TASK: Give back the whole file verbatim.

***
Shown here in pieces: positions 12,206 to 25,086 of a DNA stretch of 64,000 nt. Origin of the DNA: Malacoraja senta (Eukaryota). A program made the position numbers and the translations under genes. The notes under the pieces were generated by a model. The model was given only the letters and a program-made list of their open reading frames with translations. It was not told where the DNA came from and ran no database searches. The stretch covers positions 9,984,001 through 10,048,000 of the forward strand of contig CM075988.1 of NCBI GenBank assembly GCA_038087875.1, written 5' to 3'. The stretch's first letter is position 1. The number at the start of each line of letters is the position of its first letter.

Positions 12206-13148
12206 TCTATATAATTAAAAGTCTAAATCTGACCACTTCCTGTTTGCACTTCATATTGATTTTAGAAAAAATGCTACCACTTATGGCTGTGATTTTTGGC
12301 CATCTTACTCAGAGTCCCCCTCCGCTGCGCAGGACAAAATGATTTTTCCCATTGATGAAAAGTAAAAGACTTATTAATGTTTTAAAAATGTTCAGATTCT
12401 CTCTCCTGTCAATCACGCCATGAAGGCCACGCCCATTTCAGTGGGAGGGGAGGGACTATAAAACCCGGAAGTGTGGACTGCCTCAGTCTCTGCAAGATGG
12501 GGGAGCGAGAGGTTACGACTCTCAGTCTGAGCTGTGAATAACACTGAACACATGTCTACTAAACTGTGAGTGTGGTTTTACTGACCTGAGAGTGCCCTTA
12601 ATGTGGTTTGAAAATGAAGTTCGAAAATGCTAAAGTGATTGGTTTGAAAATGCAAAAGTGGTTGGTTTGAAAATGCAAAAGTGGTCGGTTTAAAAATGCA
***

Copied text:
Shown here in pieces: positions 12,206 to 25,086 of a DNA stretch of 64,000 nt. Origin of the DNA: Malacoraja senta (Eukaryota). A program made the position numbers and the translations under genes. The notes under the pieces were generated by a model. The model was given only the letters and a program-made list of their open reading frames with translations. It was not told where the DNA came from and ran no database searches. The stretch covers positions 9,984,001 through 10,048,000 of the forward strand of contig CM075988.1 of NCBI GenBank assembly GCA_038087875.1, written 5' to 3'. The stretch's first letter is position 1. The number at the start of each line of letters is the position of its first letter.

Positions 12206-13148
12206 TCTATATAATTAAAAGTCTAAATCTGACCACTTCCTGTTTGCACTTCATATTGATTTTAGAAAAAATGCTACCACTTATGGCTGTGATTTTTGGC
12301 CATCTTACTCAGAGTCCCCCTCCGCTGCGCAGGACAAAATGATTTTTCCCATTGATGAAAAGTAAAAGACTTATTAATGTTTTAAAAATGTTCAGATTCT
12401 CTCTCCTGTCAATCACGCCATGAAGGCCACGCCCATTTCAGTGGGAGGGGAGGGACTATAAAACCCGGAAGTGTGGACTGCCTCAGTCTCTGCAAGATGG
12501 GGGAGCGAGAGGTTACGACTCTCAGTCTGAGCTGTGAATAACACTGAACACATGTCTACTAAACTGTGAGTGTGGTTTTACTGACCTGAGAGTGCCCTTA
12601 ATGTGGTTTGAAAATGAAGTTCGAAAATGCTAAAGTGATTGGTTTGAAAATGCAAAAGTGGTTGGTTTGAAAATGCAAAAGTGGTCGGTTTAAAAATGCA